From Agronomists of the
Potash & Phosphate Institute
655 Engineering Drive, Suite 110
Norcross, Georgia 30092-2837
Phone (770) 447-0335

Summer 2003, No. 6


The most popular topic in educational meetings each year is probably plant nutrient deficiency symptoms. Everyone wants to understand what specific nutrient symptoms look like so they can avoid yield-robbing deficiencies. It is important to recognize a nutrient deficiency when it occurs, but it is even more important to prevent nutrient deficiencies. Letting “hidden hunger” develop into a nutrient deficiency symptom can be costly.

Good farm managers are placing an emphasis on good fertilization practices, and rightly so. Research has shown that fertilization accounts for 30 to 50 percent of crop yields in North America. Optimum plant nutrition raises yields, enhances water use efficiency, increases the annual return on the investment in all crop inputs, protects future productivity, and results in less risk for leaching of nitrate-nitrogen and runoff losses of nitrogen and phosphorus to water resources.

Good farmers base nutrient applications on recent, representative soil samples and test results. Yet, nutrient deficiency symptoms are being reported more frequently. Are soil tests accurately identifying the need for and potential response to fertilization? Have changes in tillage systems affected efficient uptake of nutrients? Do transgenic crops have different nutrient requirements than non-transgenic crops? Are soilborne and foliar disease, nematode, and insect pests interfering with plant health, nutrient uptake, and translocation? Are nutrient deficiency symptoms that reliable, especially considering the potential for multiple nutrient deficiency symptoms? What about the possible confusion with symptoms of disease and insect damage, and also the potential for confusion with herbicide injury symptoms?

Many skilled agronomists believe that plant tissue analysis is probably the most under-utilized nutrient management tool available to farmers. Perhaps the importance of proper plant tissue collection, the time of sampling, the plant parts to sample, the need to collect comparative samples from “good” and “bad” areas, and the need to expedite sample shipment to the analytical laboratory are not well understood.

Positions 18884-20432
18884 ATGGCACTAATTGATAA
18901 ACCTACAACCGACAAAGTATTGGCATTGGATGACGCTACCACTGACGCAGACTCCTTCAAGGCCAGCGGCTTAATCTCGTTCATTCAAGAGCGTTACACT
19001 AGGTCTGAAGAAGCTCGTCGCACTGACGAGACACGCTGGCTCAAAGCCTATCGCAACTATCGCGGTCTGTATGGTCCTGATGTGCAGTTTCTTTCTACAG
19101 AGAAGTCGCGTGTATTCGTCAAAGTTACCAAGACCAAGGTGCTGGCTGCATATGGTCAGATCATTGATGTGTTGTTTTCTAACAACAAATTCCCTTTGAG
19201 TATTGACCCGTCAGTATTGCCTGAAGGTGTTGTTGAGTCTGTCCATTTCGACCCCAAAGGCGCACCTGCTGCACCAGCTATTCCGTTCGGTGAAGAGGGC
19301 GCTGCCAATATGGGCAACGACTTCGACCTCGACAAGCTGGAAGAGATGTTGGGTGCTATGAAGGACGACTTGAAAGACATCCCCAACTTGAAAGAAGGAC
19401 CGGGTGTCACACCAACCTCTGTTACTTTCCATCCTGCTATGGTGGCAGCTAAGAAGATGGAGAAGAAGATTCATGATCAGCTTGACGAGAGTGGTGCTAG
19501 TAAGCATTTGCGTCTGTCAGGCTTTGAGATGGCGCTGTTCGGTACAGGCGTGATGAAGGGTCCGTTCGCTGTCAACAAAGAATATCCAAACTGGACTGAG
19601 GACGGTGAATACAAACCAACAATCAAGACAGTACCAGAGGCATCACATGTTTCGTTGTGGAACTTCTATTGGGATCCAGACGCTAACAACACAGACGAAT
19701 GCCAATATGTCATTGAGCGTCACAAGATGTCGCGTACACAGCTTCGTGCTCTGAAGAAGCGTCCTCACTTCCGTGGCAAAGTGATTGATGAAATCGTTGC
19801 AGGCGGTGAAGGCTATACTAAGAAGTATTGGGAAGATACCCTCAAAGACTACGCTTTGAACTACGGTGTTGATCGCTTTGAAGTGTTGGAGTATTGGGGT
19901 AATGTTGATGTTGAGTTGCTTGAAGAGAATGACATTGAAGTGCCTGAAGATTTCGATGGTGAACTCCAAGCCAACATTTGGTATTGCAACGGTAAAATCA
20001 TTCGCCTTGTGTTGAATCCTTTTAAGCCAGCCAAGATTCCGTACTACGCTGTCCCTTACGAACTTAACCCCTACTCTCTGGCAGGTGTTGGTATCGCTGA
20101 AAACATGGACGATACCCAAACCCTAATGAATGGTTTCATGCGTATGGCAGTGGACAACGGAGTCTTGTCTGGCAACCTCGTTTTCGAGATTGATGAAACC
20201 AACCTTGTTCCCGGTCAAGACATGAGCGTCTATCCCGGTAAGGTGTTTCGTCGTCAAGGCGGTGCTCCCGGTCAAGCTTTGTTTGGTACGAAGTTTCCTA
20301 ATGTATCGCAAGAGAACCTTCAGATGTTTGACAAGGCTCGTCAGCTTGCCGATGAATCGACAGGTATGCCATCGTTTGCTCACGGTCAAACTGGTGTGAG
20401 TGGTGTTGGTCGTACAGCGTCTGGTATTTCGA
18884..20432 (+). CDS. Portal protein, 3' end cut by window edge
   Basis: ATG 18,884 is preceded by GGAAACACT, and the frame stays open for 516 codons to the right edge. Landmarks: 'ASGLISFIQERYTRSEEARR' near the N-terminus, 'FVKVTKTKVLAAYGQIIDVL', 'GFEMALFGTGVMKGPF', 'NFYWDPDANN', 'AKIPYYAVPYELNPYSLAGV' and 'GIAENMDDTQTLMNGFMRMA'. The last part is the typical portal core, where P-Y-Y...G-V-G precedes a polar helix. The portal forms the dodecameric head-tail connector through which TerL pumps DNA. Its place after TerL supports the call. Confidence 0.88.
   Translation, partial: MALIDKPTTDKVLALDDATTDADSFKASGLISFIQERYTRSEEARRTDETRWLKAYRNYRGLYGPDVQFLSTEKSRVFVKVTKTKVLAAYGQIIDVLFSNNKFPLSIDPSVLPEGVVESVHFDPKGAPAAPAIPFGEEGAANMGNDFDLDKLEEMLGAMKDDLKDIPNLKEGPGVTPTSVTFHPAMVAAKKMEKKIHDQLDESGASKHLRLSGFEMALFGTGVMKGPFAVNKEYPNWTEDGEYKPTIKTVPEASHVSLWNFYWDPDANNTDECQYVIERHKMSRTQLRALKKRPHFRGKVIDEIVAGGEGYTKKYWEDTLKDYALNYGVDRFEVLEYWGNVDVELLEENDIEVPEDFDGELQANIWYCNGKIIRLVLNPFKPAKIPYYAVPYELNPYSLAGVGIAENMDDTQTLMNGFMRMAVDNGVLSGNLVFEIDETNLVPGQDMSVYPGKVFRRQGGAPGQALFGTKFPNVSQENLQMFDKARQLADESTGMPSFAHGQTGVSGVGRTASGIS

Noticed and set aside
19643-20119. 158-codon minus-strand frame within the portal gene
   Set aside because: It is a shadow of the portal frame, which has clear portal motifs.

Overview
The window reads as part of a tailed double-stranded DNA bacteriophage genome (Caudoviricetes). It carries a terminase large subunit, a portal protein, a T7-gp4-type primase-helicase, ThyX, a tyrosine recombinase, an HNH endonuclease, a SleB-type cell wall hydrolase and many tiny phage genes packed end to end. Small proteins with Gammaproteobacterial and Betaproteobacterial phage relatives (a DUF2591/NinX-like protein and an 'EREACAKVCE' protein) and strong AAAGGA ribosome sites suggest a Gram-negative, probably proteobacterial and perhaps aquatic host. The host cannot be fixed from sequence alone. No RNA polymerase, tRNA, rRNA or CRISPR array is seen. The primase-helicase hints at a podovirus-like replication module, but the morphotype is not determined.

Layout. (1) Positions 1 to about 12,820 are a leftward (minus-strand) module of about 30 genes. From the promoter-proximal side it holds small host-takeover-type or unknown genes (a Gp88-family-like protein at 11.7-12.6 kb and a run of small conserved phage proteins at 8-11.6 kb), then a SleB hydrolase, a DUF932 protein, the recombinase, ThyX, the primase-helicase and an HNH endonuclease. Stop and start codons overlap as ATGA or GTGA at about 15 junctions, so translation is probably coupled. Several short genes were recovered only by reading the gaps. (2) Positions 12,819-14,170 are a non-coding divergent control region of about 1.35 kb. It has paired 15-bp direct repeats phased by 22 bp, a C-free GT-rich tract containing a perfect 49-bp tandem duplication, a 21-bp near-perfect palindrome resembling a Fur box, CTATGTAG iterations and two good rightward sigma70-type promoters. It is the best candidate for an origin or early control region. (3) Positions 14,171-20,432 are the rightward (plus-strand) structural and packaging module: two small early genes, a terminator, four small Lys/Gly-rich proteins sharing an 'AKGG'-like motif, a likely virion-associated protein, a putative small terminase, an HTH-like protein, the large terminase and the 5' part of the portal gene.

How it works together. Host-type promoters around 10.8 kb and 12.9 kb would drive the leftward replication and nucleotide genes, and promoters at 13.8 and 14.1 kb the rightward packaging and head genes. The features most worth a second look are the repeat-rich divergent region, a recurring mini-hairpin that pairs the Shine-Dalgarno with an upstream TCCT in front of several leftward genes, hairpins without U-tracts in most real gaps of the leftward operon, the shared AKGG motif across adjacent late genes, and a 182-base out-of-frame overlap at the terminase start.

Whatever the past reasons were for failing to collect plant tissue samples, can one afford not to take advantage of plant tissue analysis in today’s agricultural economy? For as little as $10 to $20 a sample, sufficient plant nutrition can be verified for a field or field management zone. In many cases, the cost is less than about $0.50/A. Timely plant tissue analysis can identify deficiencies before they impair yields, and they are much more reliable than the naked eye. Plant tissue analysis can verify the performance of soil test results and recommendations, identify problems for corrective action, and they can build confidence in nutrient management programs.

While digital cameras, personal computers, the Internet, and e-mail are useful tools in capturing and sharing images of sick plants, they are not as accurate as plant tissue nutrient analyses. Consider the benefits of accurate nutrient diagnostics, or worse, consider the costs of inaccurate diagnostics. Have you seen the need to plant tissue sample this year?


For more information, contact Dr. Cliff S. Snyder, Midsouth Director, PPI, P.O. Drawer 2440, Conway, AR 72033-2440. Phone: (501) 336-8110. E-mail:

A-B Summer 03-6.pdf
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